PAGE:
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ORIGINAL ARTICLE
Year : 2020  |  Volume : 16  |  Issue : 8  |  Page : 53-58

Cytopathology-histopathology correlation and the effect of nodule diameter on diagnostic performance in patients undergoing thyroid fine-needle aspiration biopsy


1 Division of Endocrinology and Metabolism, School of Medicine, Akdeniz University, Antalya, Turkey
2 Division of Endocrinology and Metabolism, Yunusemre State Hospital, Eskisehir, Turkey
3 Department of Pathology, School of Medicine, Akdeniz University, Antalya, Turkey
4 Department of Surgery, School of Medicine, Akdeniz University, Antalya, Turkey

Correspondence Address:
Ramazan Sari
Division of Endocrinology and Metabolism, School of Medicine, Akdeniz University, TR-07070, Antalya
Turkey
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Source of Support: None, Conflict of Interest: None


DOI: 10.4103/jcrt.JCRT_219_18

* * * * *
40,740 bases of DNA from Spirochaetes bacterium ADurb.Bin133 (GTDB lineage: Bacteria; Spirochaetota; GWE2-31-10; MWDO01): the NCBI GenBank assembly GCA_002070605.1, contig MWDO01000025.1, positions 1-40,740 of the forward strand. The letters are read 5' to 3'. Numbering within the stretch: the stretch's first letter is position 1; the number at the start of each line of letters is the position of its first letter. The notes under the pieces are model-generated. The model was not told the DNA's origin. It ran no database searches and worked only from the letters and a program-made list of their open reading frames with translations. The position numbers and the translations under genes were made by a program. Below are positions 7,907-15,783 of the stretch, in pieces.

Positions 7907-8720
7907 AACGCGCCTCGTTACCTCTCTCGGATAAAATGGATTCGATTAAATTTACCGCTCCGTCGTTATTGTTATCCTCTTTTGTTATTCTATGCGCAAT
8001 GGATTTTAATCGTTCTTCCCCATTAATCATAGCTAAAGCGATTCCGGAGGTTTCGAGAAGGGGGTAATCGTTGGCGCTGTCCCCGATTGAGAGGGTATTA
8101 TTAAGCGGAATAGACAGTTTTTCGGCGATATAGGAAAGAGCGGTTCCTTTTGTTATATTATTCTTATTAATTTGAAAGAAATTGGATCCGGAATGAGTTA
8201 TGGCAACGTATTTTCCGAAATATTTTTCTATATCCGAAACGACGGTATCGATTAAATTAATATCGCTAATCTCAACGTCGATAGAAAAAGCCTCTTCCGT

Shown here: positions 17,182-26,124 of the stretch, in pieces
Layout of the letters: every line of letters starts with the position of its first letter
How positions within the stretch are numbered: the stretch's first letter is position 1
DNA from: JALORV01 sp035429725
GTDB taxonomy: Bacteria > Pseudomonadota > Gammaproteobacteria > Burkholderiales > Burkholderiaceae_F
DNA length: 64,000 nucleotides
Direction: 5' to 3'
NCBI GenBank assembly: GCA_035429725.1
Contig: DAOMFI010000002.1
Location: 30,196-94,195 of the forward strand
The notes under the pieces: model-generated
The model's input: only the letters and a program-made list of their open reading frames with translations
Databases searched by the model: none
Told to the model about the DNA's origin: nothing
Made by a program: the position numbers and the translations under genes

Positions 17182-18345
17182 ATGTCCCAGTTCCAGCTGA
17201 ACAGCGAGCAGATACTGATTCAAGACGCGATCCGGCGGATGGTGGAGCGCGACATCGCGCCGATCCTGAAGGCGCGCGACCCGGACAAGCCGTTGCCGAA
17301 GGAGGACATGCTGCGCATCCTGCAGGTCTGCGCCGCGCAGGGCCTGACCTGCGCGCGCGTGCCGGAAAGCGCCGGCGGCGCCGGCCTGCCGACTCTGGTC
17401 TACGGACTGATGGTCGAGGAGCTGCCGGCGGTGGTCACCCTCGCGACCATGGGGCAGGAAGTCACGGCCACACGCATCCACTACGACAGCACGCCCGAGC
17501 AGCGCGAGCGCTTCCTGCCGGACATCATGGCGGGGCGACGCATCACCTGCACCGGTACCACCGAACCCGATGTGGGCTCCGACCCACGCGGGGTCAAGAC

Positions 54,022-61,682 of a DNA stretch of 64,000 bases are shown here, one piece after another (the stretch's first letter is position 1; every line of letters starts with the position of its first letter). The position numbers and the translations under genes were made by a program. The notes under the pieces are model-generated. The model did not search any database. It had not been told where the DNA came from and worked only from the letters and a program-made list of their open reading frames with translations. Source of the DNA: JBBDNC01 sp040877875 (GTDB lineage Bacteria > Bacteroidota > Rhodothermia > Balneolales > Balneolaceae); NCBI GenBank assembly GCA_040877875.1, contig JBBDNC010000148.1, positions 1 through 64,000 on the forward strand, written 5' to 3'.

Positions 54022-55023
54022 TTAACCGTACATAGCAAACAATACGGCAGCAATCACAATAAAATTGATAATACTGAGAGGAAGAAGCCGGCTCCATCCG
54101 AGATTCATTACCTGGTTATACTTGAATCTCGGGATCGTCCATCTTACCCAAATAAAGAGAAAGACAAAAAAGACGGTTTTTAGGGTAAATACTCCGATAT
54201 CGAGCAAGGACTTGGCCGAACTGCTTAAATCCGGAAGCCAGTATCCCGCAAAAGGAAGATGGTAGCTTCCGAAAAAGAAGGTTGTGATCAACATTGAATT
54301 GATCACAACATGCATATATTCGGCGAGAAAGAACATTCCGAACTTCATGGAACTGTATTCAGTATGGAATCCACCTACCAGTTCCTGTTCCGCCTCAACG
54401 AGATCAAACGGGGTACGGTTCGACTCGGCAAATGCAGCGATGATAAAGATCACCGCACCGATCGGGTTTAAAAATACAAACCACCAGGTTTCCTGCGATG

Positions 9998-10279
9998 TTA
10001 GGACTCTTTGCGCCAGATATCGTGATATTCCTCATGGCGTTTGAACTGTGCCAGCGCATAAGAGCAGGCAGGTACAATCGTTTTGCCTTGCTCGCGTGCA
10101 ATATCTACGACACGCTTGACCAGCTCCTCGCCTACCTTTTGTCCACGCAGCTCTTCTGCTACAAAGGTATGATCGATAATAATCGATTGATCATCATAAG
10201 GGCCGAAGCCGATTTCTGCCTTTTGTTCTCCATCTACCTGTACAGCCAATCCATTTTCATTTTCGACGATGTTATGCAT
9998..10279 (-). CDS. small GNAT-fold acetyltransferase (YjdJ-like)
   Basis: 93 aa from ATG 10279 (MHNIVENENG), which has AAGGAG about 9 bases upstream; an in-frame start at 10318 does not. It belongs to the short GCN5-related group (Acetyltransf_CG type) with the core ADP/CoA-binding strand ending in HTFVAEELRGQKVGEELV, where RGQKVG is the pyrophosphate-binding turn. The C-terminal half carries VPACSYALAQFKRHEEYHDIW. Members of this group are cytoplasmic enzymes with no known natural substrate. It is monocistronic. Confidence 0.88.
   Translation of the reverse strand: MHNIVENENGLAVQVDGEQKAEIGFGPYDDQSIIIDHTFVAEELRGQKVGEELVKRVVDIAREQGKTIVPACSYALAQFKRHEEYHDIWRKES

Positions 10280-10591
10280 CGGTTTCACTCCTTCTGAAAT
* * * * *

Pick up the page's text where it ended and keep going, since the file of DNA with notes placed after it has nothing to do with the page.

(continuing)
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Introduction: Although thyroid fine-needle aspiration biopsy (FNAB) is established to have a good overall sensitivity and specificity, various outcomes have been reported on its performance in large nodules. The aim of the study was to evaluate the diagnostic performance of FNAB and the effect of the nodule diameter on its diagnostic performance. Materials and Methods: The outcomes of a total of 7319 patients who underwent FNAB over the course of 5 years were analyzed retrospectively and 648 patients who had undergone post-FNAB thyroidectomy or lobectomy were included in the study. FNAB results were classified according to the Bethesda system. After evaluating the compatibility between cytology and pathology results, all-nodules and diameter-based (<4 cm and ≥4 cm) sensitivity, specificity, false positivity, false negativity, and accuracy rates of FNAB were calculated. Results: Sensitivity of FNAB was 85.4% for all nodules, 88.3% for nodules <4 cm, and 75.8% for nodules >4 cm (P < 0.001). Specificity was 58.4% for all nodules, 49.3% for nodules <4 cm, and 75.1% for nodules >4cm (P < 0.001). While false positivity was 41.6% for all nodules, it was 50.7% for nodules smaller than 4 cm and was 24.9% for nodules larger than 4 cm (P < 0.001). False negativity was 14.6% for all nodules and was 11.7% for nodules smaller than 4 cm and 24.2% for nodules larger than 4 cm (P < 0.001). Finally, among the entire set of nodules, the accuracy was 64.4%, which was 59.2% in nodules smaller than 4 cm, and 75.2% in nodules larger than 4 cm (P < 0.001). Conclusion: Despite a higher rate of false negativity, FNAB has higher specificity and accuracy in large nodules than those in the small nodules. Nodule diameter should not be used alone as a criterion to recommend thyroidectomy to the patient.


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